The 2015 season was one that saw Phillip Ervin put a rough 2014 campaign behind him and take a step forward. With the Dayton Dragons in he hit .327/.305/.376 with 46 walks and 110 strikeouts in a season where he was coming off of a wrist injury.

In 2015 the outfielder went to Daytona to start his year and hit .242/.338/.375 with 18 doubles and 12 home runs in 109 games. On the surface, that doesn’t seem like much of an improvement, but when you consider that the league average OPS was just .650 and that Ervin was leading the league in home runs when he was promoted to Double-A, it puts the improvements in context a little bit better.

The Florida State League crushes power output like no other league in minor league baseball, it’s like playing in Petco every single day. Despite that, Ervin hit for more home run power than he had the year before by a significant margin. He then went to Double-A Pensacola at hit two more home runs in 17 games, finishing the year with an organizational best 14 home runs.

Perhaps the biggest improvements for the outfielder came in terms of his strikeout-to-walk ratio. In 2014 Ervin noted after the season that he began pressing early on in the season when he got out to a slow start and that he was essentially trying to get everything back all at once. That likely led to his plate discipline falling apart some. In 2013, the year he was drafted, he had 25 walks and 34 strikeouts. In 2014 that rate was 46 walks and 110 strikeouts, a big step in the wrong direction. In 2015, split between Daytona and Pensacola he improved that to 66 walks and 98 strikeouts.  His walk rate jumped up 49% compared to the year before and he also cut his strikeout rate slightly.


Scouting Report


If you watch the video above, you can see two different times down to first base for Phillip Ervin. Both are above-average times. He is deceivingly fast. He doesn’t really look like he’s flying down the line, but he was routinely an above-average runner down the line, grading out as a 55-60 runner. That played out quite well on the bases as he stole 34 bases and was caught stealing just seven times (83%). While it’s not likely that he steals that many bases in the big leagues, 20-25 isn’t out of the question.

Ervin shows above-average power potential with good bat speed, though a scout that I spoke with did note that his bat had slowed down from the time he saw him in August and earlier in the season. While that’s not uncommon for many players, it’s worth noting, especially since the video above is from August. All of his 14 home runs were pulled to left field. No home runs went to center or right on the season, though with most of his season coming in the Florida State League, that isn’t entirely surprising. It is worth mentioning though as in three seasons since being drafted, every home run he’s ever hit was pulled. Here’s a quick look at his extra-base hit spray chart for his career:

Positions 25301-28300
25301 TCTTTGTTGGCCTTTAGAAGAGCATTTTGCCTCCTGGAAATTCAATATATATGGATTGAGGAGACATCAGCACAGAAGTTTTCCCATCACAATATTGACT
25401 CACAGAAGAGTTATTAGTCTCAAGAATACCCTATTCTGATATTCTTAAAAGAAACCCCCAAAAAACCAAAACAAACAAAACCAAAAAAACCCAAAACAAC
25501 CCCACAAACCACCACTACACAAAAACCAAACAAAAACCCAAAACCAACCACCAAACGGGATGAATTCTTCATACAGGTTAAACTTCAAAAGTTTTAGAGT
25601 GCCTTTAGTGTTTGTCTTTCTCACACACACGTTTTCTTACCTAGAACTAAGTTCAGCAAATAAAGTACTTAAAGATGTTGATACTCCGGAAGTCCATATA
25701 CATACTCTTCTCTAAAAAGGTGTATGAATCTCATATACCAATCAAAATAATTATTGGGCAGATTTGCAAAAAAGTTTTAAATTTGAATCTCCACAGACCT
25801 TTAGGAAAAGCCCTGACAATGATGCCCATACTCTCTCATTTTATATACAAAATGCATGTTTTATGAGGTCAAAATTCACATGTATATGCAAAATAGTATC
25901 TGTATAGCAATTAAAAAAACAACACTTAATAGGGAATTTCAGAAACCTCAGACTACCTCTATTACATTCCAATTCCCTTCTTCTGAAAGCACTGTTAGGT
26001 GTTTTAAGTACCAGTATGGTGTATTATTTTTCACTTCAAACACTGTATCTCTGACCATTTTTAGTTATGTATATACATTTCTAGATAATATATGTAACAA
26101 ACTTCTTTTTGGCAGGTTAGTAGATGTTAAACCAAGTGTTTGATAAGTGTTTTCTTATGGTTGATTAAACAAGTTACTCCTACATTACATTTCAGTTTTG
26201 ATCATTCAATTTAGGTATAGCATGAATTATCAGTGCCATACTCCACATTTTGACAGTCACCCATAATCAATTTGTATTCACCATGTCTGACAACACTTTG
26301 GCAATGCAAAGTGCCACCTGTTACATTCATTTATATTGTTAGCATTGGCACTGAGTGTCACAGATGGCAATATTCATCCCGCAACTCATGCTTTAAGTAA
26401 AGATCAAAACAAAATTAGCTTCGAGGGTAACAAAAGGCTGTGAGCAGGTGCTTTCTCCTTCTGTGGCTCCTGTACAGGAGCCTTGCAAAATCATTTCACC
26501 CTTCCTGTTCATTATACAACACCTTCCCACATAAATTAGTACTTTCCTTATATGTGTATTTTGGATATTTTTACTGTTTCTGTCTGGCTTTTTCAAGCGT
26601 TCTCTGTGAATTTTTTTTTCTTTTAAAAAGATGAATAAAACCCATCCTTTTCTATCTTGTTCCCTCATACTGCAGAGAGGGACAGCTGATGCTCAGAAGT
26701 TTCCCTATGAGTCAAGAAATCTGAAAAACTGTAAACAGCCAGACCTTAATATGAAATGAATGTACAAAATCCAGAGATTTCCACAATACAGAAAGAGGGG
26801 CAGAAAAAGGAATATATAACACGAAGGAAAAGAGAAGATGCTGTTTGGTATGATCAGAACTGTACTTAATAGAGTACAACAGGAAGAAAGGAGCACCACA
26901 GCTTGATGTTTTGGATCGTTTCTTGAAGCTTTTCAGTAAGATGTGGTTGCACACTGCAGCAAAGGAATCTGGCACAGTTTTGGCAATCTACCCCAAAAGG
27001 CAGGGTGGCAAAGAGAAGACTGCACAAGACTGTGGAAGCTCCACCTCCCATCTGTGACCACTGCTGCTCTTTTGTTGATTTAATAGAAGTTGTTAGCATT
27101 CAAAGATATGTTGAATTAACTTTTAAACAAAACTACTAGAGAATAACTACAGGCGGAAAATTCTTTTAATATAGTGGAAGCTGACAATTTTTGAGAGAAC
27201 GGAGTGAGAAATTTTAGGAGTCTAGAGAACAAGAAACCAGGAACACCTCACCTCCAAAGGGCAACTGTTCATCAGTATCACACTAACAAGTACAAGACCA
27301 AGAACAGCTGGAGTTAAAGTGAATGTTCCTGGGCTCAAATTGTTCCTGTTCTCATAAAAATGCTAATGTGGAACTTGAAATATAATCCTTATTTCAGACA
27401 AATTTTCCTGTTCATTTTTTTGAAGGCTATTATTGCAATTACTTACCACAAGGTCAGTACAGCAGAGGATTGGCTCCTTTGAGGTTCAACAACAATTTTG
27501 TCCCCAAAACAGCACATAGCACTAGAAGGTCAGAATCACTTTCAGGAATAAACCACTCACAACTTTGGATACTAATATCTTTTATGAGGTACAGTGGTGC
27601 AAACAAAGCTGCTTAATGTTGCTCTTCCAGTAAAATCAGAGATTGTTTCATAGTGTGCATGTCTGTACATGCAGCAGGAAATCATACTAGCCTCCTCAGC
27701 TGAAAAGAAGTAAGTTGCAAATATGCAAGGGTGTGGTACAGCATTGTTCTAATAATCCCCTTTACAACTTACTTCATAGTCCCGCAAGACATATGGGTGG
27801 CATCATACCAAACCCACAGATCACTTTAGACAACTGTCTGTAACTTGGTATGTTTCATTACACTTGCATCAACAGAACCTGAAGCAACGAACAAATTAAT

His hit tool is better than his average showed in 2015. Despite the power being mostly to the pull side, he does use the opposite field often enough. In 2015 he pulled the ball to left field 21% of the time. He went to center with the ball 16% of the time and to right field 15% of the time. Getting out of the Florida State League will help him improve his average as it’s a league where fly balls go to die and more of those will find some grass or find themselves over the wall moving forward, boosting his average. The improved plate discipline will also show up here as he’s not chasing nearly as many bad pitches as he was in 2014.  Ervin’s swing can still improve, but it’s better today than it was at any point in 2014. It can still get a little longer than you’d like every so often, and there is still a hitch in it at times as well, but he’s made progress with both.

Defensively is where we start to see some things that may really determine just how valuable a player that Ervin can be in the future. He spent just 31 games in center field during 2015, spending most of his time in left, where he played 95 games. While Ervin isn’t slow by any means, he’s not a total speedster either, which is usually what you see from true center fielders. The lack of that top notch speed is going to limit him to being a below-average defender in center. If his bat plays, you can deal with that kind of defense in center field, especially at Great American Ballpark where there is a lot less room to cover. In left field his speed and arm play quite well, but if he’s got to make the move to left it really dings his overall value as the defensive value is much lower and the offensive bar is quite a bit higher.

In the end, the bat should play at either position, but it will clearly play better in center than in left. While the defensive values will be quite different between the two spots, there might be enough there to remain in center field for a few years before the transition to left is necessary.